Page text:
Chapter 52: A Crack in the Armor
Balaam stumbled and steadied himself as the black galleon lurched forward careening into its mark. Dagon held tightly to the railings, his back turned to the donkey and the altar as he commanded his warriors to ready their weapons. Balaam crouched low on the deck. Amid the chaos, the donkey saw the altar was left unguarded. Mariselle lay across it and the green energy floated just above her.
To hell with this. If I die, I’ll die more a man than a donkey, Balaam thought, and jumped forward toward the bone table. With several swift kicks, he dislodged the bones from the altar’s base and the rest collapsed under Mariselle’s weight. Thunder rolled across the sky and he felt a rush of wind rip across the deck as if a great chain had snapped. Through the misty miasma that floated over Mariselle’s body, Balaam saw the walking dead collapse. She rolled off the remains of the altar, barely breathing, and the green ball of energy above her instantly disappeared.
“Thank you,” Mariselle whimpered and pulled the knife from her side. Her eyes went blank and her body shuddered one last time as she dropped the blade on the deck.
Dagon spun around and caught Balaam’s eyes.
“What have you done?” he screamed, as the galleon lurched and shuddered again. The sorcerer fell to his knees as his warriors jumped the railings down to Egan’s schooner. When Dagon looked up, Balaam’s back hooves connected with his face.
His nose shattered and he collapsed to the ground, unconscious.
“Excuse me,” Balaam mumbled as he stepped over Dagon’s body.
* * * * * * * *
Burning hands ripped at Braeden’s men, sending them into a panic.
“Cut them down! They’re still flesh and bone!” the king screamed above their moans. But terror had crept into the small platoon’s ranks and everywhere he looked he saw his guards being grabbled and burned alive by the demons. One fiery husk grabbed at Braeden’s leg. His horse reared and screeched, and Braeden fell from his saddle. The king stood, ignoring the pain and blood trickling from his leg. The undead jumped and throttled his horse like a pack of hungry lions on their prey. In seconds, the mare was consumed.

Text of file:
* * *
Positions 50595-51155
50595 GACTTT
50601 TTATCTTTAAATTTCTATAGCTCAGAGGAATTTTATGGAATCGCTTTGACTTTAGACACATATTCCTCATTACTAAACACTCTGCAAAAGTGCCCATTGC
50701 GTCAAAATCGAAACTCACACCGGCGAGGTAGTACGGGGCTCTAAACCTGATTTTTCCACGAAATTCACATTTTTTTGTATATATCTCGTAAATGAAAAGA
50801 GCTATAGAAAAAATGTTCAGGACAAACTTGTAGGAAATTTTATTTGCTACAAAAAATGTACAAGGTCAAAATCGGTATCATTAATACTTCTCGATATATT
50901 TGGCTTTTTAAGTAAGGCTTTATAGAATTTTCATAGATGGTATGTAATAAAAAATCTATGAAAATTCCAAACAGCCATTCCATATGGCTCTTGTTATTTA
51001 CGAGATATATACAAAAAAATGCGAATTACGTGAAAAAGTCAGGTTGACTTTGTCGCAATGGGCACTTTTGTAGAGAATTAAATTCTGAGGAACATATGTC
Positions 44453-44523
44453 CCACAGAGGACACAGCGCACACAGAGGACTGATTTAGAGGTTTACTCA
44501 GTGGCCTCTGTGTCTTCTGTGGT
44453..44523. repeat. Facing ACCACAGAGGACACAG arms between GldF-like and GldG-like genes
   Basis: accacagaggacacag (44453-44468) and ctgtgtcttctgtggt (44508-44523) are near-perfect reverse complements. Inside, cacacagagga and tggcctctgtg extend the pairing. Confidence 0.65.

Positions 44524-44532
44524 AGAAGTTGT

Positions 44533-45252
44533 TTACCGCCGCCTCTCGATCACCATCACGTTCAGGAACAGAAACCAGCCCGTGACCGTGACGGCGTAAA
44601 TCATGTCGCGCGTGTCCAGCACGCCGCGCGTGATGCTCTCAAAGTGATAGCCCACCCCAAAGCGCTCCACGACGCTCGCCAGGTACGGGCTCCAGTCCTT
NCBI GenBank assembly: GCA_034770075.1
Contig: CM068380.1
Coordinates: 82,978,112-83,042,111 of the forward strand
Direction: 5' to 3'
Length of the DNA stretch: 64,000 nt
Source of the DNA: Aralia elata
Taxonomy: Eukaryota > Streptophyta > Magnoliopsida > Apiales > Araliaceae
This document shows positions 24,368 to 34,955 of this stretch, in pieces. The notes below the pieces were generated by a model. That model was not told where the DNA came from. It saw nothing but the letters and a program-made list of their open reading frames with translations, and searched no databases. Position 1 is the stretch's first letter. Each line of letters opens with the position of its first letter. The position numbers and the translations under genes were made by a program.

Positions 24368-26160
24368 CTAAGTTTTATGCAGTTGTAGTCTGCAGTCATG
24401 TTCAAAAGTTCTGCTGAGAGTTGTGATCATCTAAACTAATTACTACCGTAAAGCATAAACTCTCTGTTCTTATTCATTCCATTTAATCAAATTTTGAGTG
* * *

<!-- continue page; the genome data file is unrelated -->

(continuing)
“Damn you back to hell!” Braeden screamed and brought down his sword on the nearest fiery husk.
The horde paused its attack on the horse to stare at the king, like he was a child brandishing a toy. They turned and encircled him. Rustag burst through the circle and impaled the nearest attacker against a wall with his polearm.
Braeden desperately lashed out with his sword, just missing his marks. Stand until the last, he thought as they closed in.
A crack rent the sky as if it had been cleaved by a mighty axe and the boom of thunder echoed down the street. The smoldering legion fell to the ground, lifeless shells once again.
King Braeden stumbled as he backed away and turned to see Rustag at his side. The street was quiet save for the sound of the fires.
“Maker, you’ve downed them all! How?”
Rustag stared in disbelief at all his fallen foes lining the street, “It was not my doing, my Lord,” he said. “Some greater powers are at play.”
“No doubt, but the Maker’s providence has fallen on us. We live.” Braeden smiled.
“Do you hear that, Lord?” Rustag said and looked around as if something had caught his attention above the noise of the flaming wreckage. In the distance, he could hear the echo of the Amorite drums and their maniacal chant.
“The Ambassador’s Square. They still hold it. Help me find any of our survivors. Then we’ll move forward,” Braeden replied.
Rustag nodded as he pushed aside some wreckage and helped those few men he could find. After several minutes the two had gathered only a handful of soldiers still able to stand and fight.
“It must do then,” the king said as he led the party past the burning remains of their enemies. “Let us be done with this, once and for all.”